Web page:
Four Waves of Lebanese Feminism

Lebanese feminism cannot be understood unless contextualized within the postcolonial legacy that shapes politics in Lebanon and regulates its political discourse. This factor, which is common to other postcolonial societies, creates especially complex problems for feminists, who are continually being reminded, as they attempt to make their claims, that their discourse emanate from the mindset of the Western colonial powers. A history of colonialism and the existence of long-term Western hegemony in the Middle East mark all political and social movements in the region, which not only look inward towards achieving change in a given community or state, but also look outwards, to the West, inasmuch as the West provides both resources and limits.

While American feminism has produced a historiography that traces the movement through different waves, rarely do we hear a discussion of waves of women’s rights activism or feminism in other parts of the world, which I argue exist at least in the Lebanese contexts. Waves are linked concretely to changes in the collectivity both of activists and of the social context in which they are acting. In fact, a discussion of feminist waves from a Lebanese perspective—summarized in the chart below—might be helpful to understanding the connections and temporal lags binding together the global struggle for women’s rights.

The First Wave

Lebanese feminism emerged with the pioneers (Raedat) who lived in the 1920s (Nisaa al Ishrinat). These women’s feminism was influenced by the enlightenment movement in Europe, the struggles with colonialism in the third world and the Middle East, and the social changes brought through Western missionaries, as well as Ottoman and Egyptian attempts for emancipating women. As European missionaries accompanied the European colonists into Asia, Africa, and the Americas, they carried with them a literature that carried the cautiously subversive message of education for women and their liberal ideologies. The “woman question,” as it was called, created an enormous amount of interest and controversy in Ottoman Turkey, as well as having echoes elsewhere in the Middle Eastern world.

Thus, the first wave of feminism in the Middle East found its supporters and creators among a level of elite women (as well as men) who were dedicated to a public life of charitable activism, part of which concerned the education of women and the improvement of their roles as mothers (Stephan, 2012). Against this background, it is no surprise that the first wave of Lebanese feminism had an elitist provenance, and was connected to a liberal ideology and religious reformism. As Lebanese society adapted to a print culture and a higher degree of emphasis on education and commerce, the first Lebanese women’s rights activists attempted to take advantage of these openings in journalism, educational programs, and charity organizations.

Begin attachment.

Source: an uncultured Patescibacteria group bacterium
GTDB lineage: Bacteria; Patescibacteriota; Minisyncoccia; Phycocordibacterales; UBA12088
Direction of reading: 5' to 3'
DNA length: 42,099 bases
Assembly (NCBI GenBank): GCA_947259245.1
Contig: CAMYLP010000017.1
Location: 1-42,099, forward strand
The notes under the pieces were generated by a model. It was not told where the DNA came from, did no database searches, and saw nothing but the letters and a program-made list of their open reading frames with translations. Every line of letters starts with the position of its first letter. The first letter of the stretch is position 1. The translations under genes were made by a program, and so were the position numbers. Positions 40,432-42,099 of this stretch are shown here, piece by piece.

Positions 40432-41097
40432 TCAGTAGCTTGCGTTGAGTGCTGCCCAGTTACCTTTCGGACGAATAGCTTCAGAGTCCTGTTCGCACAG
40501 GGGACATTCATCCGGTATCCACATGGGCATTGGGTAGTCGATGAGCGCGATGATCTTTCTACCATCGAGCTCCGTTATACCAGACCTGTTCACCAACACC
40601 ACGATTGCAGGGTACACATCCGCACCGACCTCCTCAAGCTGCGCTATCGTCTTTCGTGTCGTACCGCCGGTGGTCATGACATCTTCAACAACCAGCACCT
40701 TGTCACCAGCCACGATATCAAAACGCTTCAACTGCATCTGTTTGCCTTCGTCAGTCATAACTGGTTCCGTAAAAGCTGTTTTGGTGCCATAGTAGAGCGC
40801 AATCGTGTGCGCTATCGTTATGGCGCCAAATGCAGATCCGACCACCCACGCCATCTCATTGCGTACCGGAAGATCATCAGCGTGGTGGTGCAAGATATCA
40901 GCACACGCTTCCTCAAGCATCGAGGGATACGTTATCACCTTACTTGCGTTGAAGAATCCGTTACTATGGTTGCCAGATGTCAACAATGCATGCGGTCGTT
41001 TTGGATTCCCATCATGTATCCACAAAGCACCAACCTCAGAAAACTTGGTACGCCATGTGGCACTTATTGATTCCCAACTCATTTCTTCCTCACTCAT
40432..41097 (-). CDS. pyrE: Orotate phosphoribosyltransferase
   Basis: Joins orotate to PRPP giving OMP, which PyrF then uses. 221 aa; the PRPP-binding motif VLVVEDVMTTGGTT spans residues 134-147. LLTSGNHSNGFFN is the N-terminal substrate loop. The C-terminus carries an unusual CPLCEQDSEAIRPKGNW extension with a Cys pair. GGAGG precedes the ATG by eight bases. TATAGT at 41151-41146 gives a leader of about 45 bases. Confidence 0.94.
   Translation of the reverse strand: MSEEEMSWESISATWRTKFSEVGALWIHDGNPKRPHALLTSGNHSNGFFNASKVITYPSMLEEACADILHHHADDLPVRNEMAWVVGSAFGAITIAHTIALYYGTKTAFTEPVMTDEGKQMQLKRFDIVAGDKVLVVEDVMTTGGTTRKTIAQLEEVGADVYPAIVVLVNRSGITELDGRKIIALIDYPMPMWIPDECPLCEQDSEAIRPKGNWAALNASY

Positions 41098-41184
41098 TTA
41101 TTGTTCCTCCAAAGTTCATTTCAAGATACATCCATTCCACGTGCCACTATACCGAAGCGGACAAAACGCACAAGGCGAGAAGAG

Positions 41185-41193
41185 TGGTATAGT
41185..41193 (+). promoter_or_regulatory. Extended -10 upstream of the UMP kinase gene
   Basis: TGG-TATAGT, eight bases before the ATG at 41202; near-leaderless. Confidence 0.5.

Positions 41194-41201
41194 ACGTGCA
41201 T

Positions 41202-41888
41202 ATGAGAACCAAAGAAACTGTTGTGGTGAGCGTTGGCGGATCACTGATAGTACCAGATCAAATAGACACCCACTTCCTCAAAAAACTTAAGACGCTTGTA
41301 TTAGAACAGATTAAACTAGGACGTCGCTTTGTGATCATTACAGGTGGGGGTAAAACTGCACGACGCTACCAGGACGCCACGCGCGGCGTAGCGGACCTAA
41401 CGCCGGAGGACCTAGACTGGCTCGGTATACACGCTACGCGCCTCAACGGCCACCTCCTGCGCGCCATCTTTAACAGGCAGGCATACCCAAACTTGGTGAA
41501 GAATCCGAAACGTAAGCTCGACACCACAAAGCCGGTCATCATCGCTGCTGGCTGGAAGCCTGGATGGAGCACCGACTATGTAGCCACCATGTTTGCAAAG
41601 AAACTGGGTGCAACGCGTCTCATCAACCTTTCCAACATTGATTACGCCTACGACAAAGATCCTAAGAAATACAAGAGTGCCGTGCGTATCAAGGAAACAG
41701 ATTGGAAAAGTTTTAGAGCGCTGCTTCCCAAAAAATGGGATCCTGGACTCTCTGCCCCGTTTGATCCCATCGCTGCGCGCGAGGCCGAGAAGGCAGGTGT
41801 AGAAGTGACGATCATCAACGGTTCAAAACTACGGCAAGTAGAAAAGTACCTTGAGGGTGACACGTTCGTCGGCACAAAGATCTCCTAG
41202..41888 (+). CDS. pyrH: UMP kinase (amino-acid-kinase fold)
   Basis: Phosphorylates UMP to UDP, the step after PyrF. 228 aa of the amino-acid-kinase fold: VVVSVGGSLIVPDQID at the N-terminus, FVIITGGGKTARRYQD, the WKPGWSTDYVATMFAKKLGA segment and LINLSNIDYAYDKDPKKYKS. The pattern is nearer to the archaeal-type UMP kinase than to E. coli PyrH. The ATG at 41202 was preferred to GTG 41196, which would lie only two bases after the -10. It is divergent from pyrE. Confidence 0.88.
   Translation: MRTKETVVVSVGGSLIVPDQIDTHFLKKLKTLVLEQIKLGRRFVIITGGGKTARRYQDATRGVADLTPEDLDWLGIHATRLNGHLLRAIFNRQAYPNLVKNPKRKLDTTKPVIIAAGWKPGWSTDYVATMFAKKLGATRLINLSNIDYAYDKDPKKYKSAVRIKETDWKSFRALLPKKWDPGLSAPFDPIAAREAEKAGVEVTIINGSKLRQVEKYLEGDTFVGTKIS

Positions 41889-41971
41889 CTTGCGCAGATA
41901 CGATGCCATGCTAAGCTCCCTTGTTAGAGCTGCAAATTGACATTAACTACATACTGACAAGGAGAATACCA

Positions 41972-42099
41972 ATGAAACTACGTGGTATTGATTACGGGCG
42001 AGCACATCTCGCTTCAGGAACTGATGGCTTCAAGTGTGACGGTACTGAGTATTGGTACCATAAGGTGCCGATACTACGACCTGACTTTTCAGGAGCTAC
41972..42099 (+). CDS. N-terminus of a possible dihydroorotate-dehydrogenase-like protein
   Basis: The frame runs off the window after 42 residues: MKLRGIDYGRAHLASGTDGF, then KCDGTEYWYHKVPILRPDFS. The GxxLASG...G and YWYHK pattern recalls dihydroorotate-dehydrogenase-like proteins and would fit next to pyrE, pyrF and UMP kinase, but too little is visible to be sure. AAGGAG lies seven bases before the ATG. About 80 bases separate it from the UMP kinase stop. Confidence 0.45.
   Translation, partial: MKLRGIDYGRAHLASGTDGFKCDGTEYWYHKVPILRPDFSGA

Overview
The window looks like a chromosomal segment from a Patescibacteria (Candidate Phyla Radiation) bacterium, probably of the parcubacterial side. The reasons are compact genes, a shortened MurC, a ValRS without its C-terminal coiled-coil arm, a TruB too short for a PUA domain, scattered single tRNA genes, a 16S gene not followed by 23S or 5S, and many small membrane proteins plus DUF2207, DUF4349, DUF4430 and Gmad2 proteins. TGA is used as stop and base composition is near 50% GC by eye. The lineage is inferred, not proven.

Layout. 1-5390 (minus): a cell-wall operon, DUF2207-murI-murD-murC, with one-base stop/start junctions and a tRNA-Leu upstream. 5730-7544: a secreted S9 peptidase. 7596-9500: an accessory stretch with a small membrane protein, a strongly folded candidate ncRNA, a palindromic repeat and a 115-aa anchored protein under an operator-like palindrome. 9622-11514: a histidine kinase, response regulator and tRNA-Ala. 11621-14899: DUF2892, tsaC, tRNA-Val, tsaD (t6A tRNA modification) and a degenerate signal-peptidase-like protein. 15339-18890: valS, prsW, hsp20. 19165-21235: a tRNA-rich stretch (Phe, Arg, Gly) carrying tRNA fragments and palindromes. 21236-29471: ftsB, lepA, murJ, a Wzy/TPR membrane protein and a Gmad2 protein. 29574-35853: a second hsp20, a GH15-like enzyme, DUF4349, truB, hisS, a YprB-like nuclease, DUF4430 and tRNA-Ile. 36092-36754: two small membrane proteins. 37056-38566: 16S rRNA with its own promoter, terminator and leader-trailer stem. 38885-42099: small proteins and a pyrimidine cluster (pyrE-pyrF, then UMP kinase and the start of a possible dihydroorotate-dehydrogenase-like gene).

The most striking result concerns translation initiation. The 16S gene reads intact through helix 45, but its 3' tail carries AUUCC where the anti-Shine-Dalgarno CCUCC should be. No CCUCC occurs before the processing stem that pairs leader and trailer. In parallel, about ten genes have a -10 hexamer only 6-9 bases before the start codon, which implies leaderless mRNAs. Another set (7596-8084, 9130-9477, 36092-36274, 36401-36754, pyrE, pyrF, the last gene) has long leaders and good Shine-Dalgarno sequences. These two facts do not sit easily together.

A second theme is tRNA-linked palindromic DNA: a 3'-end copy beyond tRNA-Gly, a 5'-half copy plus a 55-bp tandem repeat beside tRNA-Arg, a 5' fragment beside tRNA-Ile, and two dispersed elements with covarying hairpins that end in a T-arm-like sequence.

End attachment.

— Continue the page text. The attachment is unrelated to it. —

During the first wave of feminism in Lebanon, a major focus of activity was the establishment and running of charitable organizations, al-jam‘iyyat al-khayriya, that have sustained the presence and the historical leadership roles of an advanced feminist cadre. It was this group, and those they influenced, that concentrated on increasing women’s participation in public life through education and vocational training (Hijab 1988, 144). By the early twentieth century, women were extensively involved in charitable organizations as an opportunity to participate in public life without violating social norms and expectations. As women’s roles changed radically in a number of Middle Eastern states in the 1920s – in Egypt and Turkey, for example – the effect was felt in Lebanon.

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The Second Wave

The end of first wave of feminism coincided with the era of nation-building that accompanied the establishment of the First Lebanese Republic in the years following independence from the French Mandate in 1943. These years featured competition between the various ruling families and continuous interference by foreign powers, especially France and Britain. In the late forties, an influx of Palestinian refugees from Israel was put in camps in Lebanon, initiating a situation that led to many conflicts within Lebanon between different factions. Eventually the constitutional compromise that had divided power between different denominations and ethnicities could not keep the peace, especially in the light of conflicts in areas close to Lebanon.

By 1947, two major women’s advocacy groups existed in Lebanon. The first group was the Lebanese Women Union, which was founded in 1920 in order to bring together Arab nationalists and leftists. The second group, the Christian Women’s Solidarity Association, was founded in 1947 and composed of elites and haute bourgeoisie women representatives from twenty Christian organizations throughout Lebanon. In 1952, both camps decided to form a permanent organization known as the Lebanese Council of Women. Political advocacy for women’s rights in Lebanon began with the Council’s fierce fight to obtain suffrage rights for women. The Council sustained an effective and united campaign and pressured the government to grant all Lebanese women voting rights on February 18, 1953 (Stephan 2010a). Upon obtaining the right to vote and be elected in 1953, one of the Council’s founders, Emily Fares Ibrahim, announced her candidacy for the 1953 parliamentary elections, but she was not elected [1]. However, later that year, three Council members were selected to Beirut’s City Council (Chkeir 2002, 57).